“EVP is an interesting concept and if every job in the company had the same scope, and everyone in the organisation was compensated the same, and everyone was managed exactly the same, an employer could have a broad reaching EVP that was relatively experienced by every employee in the organisation. But this is simply not the case.”
“There is no such thing as an employer value proposition that applies to a medium to large sized employer overall. Small companies, sure. Where everyone sees everyone every day and have a direct relationship with the owner of that business, then it’s possible.”
“In medium to large organisations, in my experience, the value of me being employed by that organisation is going to be derived largely by my relationships with my immediate team, my work location and my immediate management.
“Honest marketing is far more granular, it doesn’t focus on marketing the entire organiastion, it focuses on marketing particular segments where we have a mission critical need to influence talent in the external talent market.”
Honest Marketing Today – You + Me + Burrito
“How we’re seeing honest marketing playing out is the introduction of completely unstaged video. So someone from HR may simply show up with a handheld video to a work team that’s that’s currently pushing for release of a new product. There’s no prepping of the workforce so people aren’t dressed in their best, or on their best behaviour – it’s real. They may do casual on the spot interviews, or they may just observe the team work throughout the day.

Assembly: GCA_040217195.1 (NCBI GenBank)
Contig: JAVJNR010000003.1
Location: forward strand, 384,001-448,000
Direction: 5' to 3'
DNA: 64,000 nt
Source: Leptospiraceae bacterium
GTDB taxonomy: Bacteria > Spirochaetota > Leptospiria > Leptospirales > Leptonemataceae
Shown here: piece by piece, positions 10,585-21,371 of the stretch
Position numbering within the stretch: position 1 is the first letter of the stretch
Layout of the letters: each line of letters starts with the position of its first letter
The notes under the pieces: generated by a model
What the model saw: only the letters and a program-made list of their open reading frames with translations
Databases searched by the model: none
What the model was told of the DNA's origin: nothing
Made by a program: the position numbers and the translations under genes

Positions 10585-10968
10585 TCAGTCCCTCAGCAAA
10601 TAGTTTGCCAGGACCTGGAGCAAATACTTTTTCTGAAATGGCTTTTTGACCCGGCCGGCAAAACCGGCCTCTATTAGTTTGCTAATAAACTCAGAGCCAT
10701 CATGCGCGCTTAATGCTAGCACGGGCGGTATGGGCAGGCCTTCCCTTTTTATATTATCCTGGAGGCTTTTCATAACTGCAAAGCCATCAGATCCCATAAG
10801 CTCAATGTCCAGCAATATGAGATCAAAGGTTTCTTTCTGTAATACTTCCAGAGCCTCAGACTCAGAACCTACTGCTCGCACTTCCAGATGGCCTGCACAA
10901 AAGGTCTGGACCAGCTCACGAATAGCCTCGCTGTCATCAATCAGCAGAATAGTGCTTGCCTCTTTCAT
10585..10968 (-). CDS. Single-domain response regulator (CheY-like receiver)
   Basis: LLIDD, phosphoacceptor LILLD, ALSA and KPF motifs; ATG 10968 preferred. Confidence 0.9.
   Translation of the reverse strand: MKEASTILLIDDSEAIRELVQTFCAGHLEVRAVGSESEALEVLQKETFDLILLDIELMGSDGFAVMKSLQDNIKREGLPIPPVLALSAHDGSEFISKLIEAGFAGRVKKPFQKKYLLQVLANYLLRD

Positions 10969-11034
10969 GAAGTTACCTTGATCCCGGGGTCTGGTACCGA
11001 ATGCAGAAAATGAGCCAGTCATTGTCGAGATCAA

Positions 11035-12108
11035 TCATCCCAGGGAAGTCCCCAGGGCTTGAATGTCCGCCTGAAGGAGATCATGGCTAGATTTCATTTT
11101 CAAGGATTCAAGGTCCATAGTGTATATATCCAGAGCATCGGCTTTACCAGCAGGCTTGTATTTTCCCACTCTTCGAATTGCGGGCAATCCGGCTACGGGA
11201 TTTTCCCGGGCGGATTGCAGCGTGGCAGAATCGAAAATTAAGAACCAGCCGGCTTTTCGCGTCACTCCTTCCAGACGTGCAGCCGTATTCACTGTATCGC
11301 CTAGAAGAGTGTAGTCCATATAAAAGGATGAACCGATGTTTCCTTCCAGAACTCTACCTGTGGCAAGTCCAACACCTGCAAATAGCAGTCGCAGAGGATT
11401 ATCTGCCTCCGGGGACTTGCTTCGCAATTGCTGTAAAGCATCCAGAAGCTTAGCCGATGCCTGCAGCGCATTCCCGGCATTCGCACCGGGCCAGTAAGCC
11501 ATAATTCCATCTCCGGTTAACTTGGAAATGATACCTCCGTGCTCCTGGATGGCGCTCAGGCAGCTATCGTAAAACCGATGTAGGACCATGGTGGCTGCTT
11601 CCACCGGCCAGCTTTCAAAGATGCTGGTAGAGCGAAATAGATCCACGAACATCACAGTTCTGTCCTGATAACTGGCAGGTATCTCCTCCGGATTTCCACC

Spreading The Message
“Two or three years ago there would have been an attempt to produce these nuggets and release them via the classic release process. Jump forward to today and what we find is a very robust brand army syndication process, where you may rely on someone who is in that work team to be the initial distributer of that content, then the organisation picks up on that content and redistributes it.”
“Until very recently most organisations wouldn’t have tolerated that path of distribution. It would have been the organisation first, and then maybe the employee would have redistributed it.
“Really what we’re talking about now is finding great stories, allowing those stories to propagate into the market, and the organisation identifying and syndicating those stories to a broader, more targeted audience”
“The role of your recruitment marketing then turns into connecting candidates in the talent market to the real online personas of people within your organisation. The role of the recruiter then turns into someone who facilitates these relationships.”
How Twitter Used Honest Marketing To Win Talent In The Most Contentious Labour Market In The World
“Five years ago, Twitter started undertaking a coordinated recruitment marketing effort which were mass audience briefings/career fairs, where the aim was to get to know Twitter. They’d rent a football stadium and fly a team of 120 people in and do the classic ‘shock and awe’ company presentation.”